During the guilty plea, Myers admitted that he entered the Hudson Liquor store on 810 S.E. 15th in Topeka around 1:30 p.m. on December 24, 2011.  He entered the store wearing a stocking cap and pajama pants, and he was holding a crowbar in his hand.  

He demanded money from Matthew Hill, the clerk.  Hill gave Myers the money but then attempted to reach for a .38 caliber pistol in a drawer.  Myers stuck Hill with the crowbar, knocked him to the ground, and used the handgun in the drawer to shoot Hill.  

Myers immediately started exiting the store but realized Hill was still alive.  He walked back over to Hill and shot him in the head, and the entire murder was caught on camera.  

The handgun used during the crime was never found by authorities, but DNA on the crowbar and stocking cap matched Myers’ DNA file.  

Myers was initially facing charges in the state court but the charges were dismissed so the case could be prosecuted federally.  

The Topeka Police Department, the Shawnee County Sheriff’s Office, Shawnee County District Attorney Chad Taylor’s Office, the FBI, Assistant U.S. Attorney Mike Warner, and Assistant U.S. Attorney Jared Maag worked on this case.  

U.S. Attorney Barry Grissom stated: “We are targeting federal resources in the fight against violent crime.  This case shows what we can do when we work together.”

Source: Federal Bureau of Investigation

Convicted Terrorist Guilty of Murder-to-Hire

Convicted Terrorist Guilty of Murder-to-Hire

On November 8, 2012, the US Attorney’s Office for the Eastern District of North Carolina reported that Hysen Sherifi of Raleigh was found guilty of nine counts in a murder-for-hire conspiracy.  Sherifi is believed to have conspired with two other people in order to retaliate against witnesses who provided evidence in Sherifi’s terrorism case.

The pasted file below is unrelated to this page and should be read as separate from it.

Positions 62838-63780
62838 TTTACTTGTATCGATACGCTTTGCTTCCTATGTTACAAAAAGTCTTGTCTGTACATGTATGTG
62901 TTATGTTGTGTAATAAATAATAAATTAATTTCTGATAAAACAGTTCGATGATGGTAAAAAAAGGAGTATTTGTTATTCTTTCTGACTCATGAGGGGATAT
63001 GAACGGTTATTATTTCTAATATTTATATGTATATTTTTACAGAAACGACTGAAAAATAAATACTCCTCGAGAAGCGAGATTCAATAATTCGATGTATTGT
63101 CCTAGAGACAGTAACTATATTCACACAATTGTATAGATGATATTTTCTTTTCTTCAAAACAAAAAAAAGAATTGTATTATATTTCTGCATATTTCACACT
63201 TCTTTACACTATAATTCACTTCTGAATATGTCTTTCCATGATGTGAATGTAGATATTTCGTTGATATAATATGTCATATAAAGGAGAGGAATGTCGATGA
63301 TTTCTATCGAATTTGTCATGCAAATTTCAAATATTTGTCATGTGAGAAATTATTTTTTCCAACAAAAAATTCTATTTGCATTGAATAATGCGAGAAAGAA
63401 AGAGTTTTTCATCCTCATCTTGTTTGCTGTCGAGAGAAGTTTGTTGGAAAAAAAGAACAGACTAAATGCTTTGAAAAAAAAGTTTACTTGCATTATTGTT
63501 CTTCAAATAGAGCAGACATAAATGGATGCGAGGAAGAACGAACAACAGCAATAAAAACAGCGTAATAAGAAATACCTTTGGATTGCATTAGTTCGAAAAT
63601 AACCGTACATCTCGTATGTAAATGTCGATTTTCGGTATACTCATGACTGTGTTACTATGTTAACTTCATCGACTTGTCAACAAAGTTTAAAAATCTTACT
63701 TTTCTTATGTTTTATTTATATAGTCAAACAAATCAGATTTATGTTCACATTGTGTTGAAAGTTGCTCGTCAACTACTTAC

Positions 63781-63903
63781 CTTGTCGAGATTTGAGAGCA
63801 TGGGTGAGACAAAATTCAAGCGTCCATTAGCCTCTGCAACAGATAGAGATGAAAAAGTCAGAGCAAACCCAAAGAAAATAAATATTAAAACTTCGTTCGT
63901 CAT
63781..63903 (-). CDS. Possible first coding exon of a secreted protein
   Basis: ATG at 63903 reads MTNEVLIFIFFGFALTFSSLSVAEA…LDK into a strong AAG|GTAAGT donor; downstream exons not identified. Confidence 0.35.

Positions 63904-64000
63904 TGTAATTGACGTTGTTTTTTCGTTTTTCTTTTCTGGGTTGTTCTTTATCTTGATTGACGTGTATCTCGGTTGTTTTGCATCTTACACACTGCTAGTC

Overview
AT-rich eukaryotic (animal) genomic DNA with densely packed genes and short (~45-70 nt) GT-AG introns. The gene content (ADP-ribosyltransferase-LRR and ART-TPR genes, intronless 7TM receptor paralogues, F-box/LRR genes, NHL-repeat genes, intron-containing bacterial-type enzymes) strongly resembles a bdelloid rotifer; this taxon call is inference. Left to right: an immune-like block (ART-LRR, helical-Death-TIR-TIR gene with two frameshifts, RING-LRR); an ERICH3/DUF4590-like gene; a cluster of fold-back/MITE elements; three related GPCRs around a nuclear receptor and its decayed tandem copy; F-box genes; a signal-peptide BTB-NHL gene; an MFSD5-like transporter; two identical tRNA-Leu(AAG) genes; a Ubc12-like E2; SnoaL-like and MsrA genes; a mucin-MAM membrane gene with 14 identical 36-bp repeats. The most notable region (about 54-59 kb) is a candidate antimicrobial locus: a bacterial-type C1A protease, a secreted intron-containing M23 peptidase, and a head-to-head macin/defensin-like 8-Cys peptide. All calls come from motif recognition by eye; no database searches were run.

Hysen Sherifi was indicted with his brother, Shkumbin Sherifi, and Nevine Elshiekh on February 21, 2012.  Hysen Sherifi was previously sentenced to 45 years in prison on terrorism charges.  During the second trial, evidence proved that Sherifi offered to pay a hitman between November 2011 and January 22, 2012 to murder three witnesses and behead them.  Sherifi now faces life in prison for the charges.

Court documents show that Sherifi asked another inmate at the New Hanover County, North Carolina Detention Facility if he knew how to hire someone to commit a series of murder.  The inmate then relayed the information to his attorney, and federal agents started an investigation in November of 2011.  

$5,000 was given to an outside informant who the three defendants believed was paying the hitman.  Staged photos were set up by federal agents, and Shkumbin sent photos of a dead body and a severed head to Hysen on the day they were arrested.  Other evidence included recorded jail calls, recordings in and outside the prison, and testimony.  

Sherifi is scheduled for sentencing on February 4, 2013.  

U.S. Attorney Thomas G. Walker stated, “This conviction is further evidence of our resolve to pursue those who seek to attack our freedoms and destroy the way of life we all cherish.  We will not waiver in our commitment to bring these individuals to justice.”

The investigation was led by Raleigh and Wilmington FBI Agencies and the New Hanover County Sheriff’s Office.  

Source: Federal Bureau of Investigation